New Year, Same World
The New Normal
A conversation with Stephen Walt and Fintan O’Toole on the state of the world at the beginning of 2019.
At the start of a new year, count the new normals in a changed world: new normals marking the points where the unheard-of, the unimaginable, comes to be the standard, and the pendulum won’t swing back. The trillion-dollar corporation sounds like a new normal, after Apple and Amazon broke the barrier last year. California’s record wildfires are a new normal, the governor said: eight thousand fires last year on almost two million acres. International migration, meantime, reached a quarter-billion people now, and it’s rising. In politics worldwide, the new normal is angry nationalism, facing a new-normal breakdown among the ‘grown-up’ class of rich nations: Brexit Britain, Trump’s America, France, Italy and now Brazil, losing their dignity, and their grip. Find the pattern here: extreme weather, extreme wealth, extreme politics.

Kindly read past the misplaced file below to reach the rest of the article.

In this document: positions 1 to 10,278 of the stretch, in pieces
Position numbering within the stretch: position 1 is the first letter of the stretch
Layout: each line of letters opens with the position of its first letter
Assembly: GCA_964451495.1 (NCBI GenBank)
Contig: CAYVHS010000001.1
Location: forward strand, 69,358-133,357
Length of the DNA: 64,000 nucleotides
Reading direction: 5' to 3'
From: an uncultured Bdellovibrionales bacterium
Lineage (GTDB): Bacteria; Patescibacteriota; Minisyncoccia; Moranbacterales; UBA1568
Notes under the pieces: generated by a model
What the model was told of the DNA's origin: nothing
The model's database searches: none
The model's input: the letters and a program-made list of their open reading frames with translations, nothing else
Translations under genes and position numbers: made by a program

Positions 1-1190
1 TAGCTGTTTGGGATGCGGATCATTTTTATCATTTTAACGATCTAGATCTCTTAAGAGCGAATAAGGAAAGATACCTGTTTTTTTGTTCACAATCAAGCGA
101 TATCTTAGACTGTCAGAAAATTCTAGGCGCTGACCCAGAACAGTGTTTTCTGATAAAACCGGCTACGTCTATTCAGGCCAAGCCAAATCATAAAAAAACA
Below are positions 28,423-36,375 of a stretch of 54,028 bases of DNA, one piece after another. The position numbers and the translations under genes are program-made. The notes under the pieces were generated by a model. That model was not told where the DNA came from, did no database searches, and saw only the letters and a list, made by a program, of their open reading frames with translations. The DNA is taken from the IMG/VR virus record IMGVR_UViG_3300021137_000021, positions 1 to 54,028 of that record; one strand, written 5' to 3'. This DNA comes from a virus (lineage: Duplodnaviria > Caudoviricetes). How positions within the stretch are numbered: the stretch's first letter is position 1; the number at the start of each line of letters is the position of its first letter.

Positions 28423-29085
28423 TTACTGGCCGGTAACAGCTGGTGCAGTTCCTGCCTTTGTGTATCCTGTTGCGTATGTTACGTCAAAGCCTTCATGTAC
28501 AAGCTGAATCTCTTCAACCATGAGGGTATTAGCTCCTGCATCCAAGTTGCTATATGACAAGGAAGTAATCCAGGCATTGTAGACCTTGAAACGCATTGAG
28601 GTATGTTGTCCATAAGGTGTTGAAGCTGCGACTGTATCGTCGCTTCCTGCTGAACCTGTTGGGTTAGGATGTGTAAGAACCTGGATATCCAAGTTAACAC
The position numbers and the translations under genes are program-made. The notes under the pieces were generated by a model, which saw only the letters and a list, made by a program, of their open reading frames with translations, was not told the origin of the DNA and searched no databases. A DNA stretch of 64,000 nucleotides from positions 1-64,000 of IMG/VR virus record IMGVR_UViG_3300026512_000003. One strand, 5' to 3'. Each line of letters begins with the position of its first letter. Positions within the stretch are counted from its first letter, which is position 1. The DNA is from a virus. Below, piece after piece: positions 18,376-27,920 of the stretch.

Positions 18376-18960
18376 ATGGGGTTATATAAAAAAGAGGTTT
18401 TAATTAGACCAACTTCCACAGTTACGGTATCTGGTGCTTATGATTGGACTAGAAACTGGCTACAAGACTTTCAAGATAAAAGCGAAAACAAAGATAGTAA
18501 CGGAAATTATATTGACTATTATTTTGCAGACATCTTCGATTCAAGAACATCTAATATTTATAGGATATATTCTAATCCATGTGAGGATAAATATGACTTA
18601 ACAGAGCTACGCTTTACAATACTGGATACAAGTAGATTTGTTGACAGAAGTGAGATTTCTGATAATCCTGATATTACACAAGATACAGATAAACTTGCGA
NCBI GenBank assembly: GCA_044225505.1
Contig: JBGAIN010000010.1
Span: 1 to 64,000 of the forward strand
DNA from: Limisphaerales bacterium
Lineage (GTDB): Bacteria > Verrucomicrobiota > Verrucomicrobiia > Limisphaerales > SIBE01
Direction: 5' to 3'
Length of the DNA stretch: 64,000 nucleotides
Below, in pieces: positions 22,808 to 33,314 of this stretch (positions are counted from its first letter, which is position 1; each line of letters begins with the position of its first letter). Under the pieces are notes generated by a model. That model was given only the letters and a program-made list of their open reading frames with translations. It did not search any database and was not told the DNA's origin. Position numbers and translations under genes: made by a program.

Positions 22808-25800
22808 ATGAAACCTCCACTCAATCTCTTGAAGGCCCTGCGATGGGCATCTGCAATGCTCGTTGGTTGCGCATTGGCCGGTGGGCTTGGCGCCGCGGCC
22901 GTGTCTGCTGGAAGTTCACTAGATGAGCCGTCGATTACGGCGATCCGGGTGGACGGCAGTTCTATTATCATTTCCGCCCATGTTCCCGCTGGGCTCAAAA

We take stock at the new year: it’s 2019, but where’s our country, what’s our mood? Who would you trust to tell you about the real world out there when all we talk about is Donald Trump? We trust Steve Walt, because he holds himself to an independent “realist” standard in foreign affairs: what’s urgent, what’s possible, what’s ours to do, and he keeps score, as a lot of pundits don’t, by results, not intentions. We start small, just on the wreckage known as Syria. It was a classic instance of Trump-being-Trump at the end of the year, the I-alone president declared: we’re outa there, and Afghanistan, too, one of these days. The Beltway and legacy media rose up in shock and fury. General Mattis resigned. Trump bent to the storm. But Steve Walt wrote that getting out was the right idea all along, and so said others we read and respect, like Jeff Sachs and Steve Kinzer, and then Elizabeth Warren, running for president. What should this teach people?
Professor of Foreign Affairs at the Harvard Kennedy School
Irish Times journalist